A question of convention

The world’s leading travel industry think tank gets even better

The ITB Berlin Convention is the Leading Travel Industry Think Tank – it has established itself as the industry’s main knowledge platform. Top-notch presentations on global trends and innovation make the convention a path-breaking event for the whole tourism industry. We asked Convention Director, Prof Dr Roland Conrady, how this year’s event is shaping up

LUXURY IS ONE OF THE PRIMARY THEMES IN 2019

We have 420 speakers in 200 sessions, and we will have approximately 25,000 visitors. Since 2004, when we had our first convention, we have had a steady increase over the years until 2018, when the numbers levelled out because we limited capacity. The difference this year is that we have a very long list of high-ranking speakers – very international – from different markets and segments in the industry. It is much more high-ranking than before. Friedrich Joussen, CEO TUI Group and Mark Okerstrom, CEO of Expedia are among some of the global market leaders taking part, not to mention Adam Goldstein, vice chairman, Royal Caribbean Cruises LTD and future chairman of the Cruise Lines International Association (CLIA). Terry von Bibra, European head of Alibaba, will talk about how to successfully take on the Chinese market, and in which other markets in Asia and around the world Alibaba aims to expand. If we have a look at the
core topics at the convention, luxury is one of the primary themes in 2019. We again have a focus on climate change and its implication on travel behaviour, after the very hot summer of 2018. Another core topic is overtourism, where we will be going a little deeper, having a closer look at what measures against overtourism worked well. We did quite an interesting study on overtourism in a number of markets. As in years before, we undertook an empirical study in eight markets worldwide, in Europe, in America and in Asia, regarding consumer behaviour and attitudes towards overtourism, and we will examine these results more closely in two or three sessions. One of the very interesting topics is also that of mobility. We think there are some fundamental changes that have to be made because of the traffic problems we have in many cities. New mobility systems are emerging such as sharing, electric cars, autonomous vehicles and so on. We have two sessions, also with the Ministers’ roundtable, called Future Ground Mobility Panels.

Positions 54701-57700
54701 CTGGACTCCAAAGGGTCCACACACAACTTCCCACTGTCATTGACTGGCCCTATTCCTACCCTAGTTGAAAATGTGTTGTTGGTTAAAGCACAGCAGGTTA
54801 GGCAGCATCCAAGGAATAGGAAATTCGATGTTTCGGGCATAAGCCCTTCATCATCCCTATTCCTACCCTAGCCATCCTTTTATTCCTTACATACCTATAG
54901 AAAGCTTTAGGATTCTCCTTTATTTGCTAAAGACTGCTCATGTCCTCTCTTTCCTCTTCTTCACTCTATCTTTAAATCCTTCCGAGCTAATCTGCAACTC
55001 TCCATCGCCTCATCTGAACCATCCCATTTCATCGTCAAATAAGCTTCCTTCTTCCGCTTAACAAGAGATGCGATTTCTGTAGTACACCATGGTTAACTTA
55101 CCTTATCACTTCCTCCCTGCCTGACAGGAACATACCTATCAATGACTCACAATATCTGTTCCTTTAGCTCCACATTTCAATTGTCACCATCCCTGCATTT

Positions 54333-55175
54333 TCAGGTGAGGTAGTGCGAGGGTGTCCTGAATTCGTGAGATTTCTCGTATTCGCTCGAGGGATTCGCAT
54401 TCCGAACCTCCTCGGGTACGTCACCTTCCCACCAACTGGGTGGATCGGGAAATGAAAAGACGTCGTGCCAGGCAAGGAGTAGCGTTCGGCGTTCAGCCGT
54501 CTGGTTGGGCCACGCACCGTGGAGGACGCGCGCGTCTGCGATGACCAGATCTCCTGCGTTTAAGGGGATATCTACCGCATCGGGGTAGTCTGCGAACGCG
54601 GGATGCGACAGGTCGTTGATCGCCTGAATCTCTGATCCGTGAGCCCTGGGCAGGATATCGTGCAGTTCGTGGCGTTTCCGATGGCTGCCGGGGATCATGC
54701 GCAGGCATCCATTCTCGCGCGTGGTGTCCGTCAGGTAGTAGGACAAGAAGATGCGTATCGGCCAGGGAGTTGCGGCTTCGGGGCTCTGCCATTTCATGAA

There are some quite extraordinary people at the convention, as you said, more than previous years.

Yes, for example we have the first lady of Iceland in a very important session dealing with the changing attitude of people towards luxury destinations. We are seeing some fundamental changes in the luxury markets. We think that the new luxury destinations will be the colder destinations such as Iceland, Lapland, the Antarctic, the Arctic and so on. The attitude is changing somewhat, tending more towards immaterial things. People don’t want bling-bling anymore.

They want nature, and space, and “undertourism”. Therefore, Iceland is a very good example, and we are happy to have the First Lady here – the first time we have a First Lady at the convention.

This year’s Official Partner Country at ITB is Malaysia. What do they have in store?

They have two very interesting sessions. One is on sustainability, a very big issue for all destinations. The second session will be on Health and Medical Tourism. Again, this is a topic of growing interest, because of demographic change. What Malaysia is doing seems to be very impressive in this respect.

In future, the ITB Berlin Convention will take place at the CityCube. Why so?

This was done to give more room for events, improved access and better transport links. Visitors to the CityCube will be directly next door to the fair halls and only a short distance from light rail public transport (S-Bahn) at Messe Süd. The Palais am Funkturm, where the ITB Awards are presented, will also host ITB Convention sessions.